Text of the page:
Originally Posted by Currawong
Running sweeps through an amp to measure the output, which is what test programs do, wont give the same results as playing music through it. That's what I meant. All the extra parts in TOTL amps aren't there for nothing.
So what you can also do (and what people do in practice), is measure the output of an amp given an input signal of music. However, it's been found that amps that do very well with a broad range of traditional audio benchmarks, usually or pretty much always also do well with any kind of audio signal including various types of music. That's pretty much the point of benchmarks in any field, though quite arguably, the standard ones in audio exist for historical reasons and may not be the most revealing. That said, I'm of course not satisfied with only one source of performance figures. I'd still like to see more people run different amps through an AP, dScope, or other sophisticated audio analyzer. It would be better to see the O2 results confirmed on another system, and I'd like to see audio differencing tests too. Nobody seems to have stepped up though. I certainly don't own an audio analyzer or even a decent enough sound card to make a reasonable line-in recording of an amp, or I would have done it myself, at least for the O2.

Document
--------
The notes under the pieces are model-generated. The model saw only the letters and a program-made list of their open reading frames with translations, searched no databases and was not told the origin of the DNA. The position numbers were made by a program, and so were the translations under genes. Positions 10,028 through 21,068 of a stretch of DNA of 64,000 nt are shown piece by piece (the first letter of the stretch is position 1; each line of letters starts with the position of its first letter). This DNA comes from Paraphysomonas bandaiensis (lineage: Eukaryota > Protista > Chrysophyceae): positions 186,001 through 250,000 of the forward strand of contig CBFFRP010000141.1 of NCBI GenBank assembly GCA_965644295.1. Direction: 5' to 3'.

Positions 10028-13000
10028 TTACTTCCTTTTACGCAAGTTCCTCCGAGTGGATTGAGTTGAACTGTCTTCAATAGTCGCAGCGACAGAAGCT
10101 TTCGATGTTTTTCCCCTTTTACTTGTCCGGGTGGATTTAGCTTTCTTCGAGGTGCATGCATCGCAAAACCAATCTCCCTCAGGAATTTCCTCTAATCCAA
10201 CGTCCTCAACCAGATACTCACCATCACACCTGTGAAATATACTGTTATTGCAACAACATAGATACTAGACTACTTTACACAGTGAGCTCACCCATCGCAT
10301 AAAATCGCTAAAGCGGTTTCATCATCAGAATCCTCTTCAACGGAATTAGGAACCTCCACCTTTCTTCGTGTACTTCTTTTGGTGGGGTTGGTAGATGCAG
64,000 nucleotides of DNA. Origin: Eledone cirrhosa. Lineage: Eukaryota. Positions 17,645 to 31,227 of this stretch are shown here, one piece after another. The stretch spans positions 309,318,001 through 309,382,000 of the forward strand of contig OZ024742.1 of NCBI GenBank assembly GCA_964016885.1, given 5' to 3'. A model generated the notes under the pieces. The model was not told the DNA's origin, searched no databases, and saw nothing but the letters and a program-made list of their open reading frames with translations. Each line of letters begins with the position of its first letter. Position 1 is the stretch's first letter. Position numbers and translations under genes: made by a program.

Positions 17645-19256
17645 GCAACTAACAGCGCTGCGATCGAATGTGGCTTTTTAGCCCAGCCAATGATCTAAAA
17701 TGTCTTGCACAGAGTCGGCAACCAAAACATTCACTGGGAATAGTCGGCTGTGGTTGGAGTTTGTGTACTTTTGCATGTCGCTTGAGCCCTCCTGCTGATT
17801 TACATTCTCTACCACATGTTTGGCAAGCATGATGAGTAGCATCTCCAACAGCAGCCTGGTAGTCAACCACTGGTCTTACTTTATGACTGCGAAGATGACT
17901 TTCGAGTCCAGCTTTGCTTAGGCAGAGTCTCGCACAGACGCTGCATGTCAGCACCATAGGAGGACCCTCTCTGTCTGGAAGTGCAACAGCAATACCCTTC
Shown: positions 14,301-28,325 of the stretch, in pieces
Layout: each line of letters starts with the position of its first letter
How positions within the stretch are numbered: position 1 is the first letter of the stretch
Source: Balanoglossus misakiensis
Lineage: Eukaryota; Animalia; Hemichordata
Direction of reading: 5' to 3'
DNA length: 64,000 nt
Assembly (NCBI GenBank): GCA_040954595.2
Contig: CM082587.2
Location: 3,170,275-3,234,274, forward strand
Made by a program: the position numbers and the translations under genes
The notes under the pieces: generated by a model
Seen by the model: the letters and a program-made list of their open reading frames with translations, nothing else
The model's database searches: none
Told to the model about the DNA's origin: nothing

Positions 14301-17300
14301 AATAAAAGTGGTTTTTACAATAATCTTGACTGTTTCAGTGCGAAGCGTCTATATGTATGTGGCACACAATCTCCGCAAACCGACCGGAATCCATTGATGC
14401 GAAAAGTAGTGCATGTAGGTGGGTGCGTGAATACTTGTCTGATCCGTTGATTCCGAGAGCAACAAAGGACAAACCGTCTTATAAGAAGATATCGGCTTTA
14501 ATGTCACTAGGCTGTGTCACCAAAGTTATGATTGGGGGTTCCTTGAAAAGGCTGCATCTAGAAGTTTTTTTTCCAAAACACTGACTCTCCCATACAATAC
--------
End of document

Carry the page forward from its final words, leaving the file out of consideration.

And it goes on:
As for extra parts in other amps or more sophisticated designs, there are a number of potential reasons:
1. Designing simple barebones cookbook amps can be boring.
2. For pride, a sense of accomplishment, or just because you can, you want to outperform the competition.
3. You need something more complicated to handle very high power outputs well.
4. You're trying to implement a different kind of sound (less accurate).
5. The consumers want to buy something more fancy, with or without certain key attributes, whether or not that actually makes sense from a performance point of view. Many people don't buy toys based on what they need, but what they want.
and so on.
Edited by mikeaj - 4/7/12 at 9:15am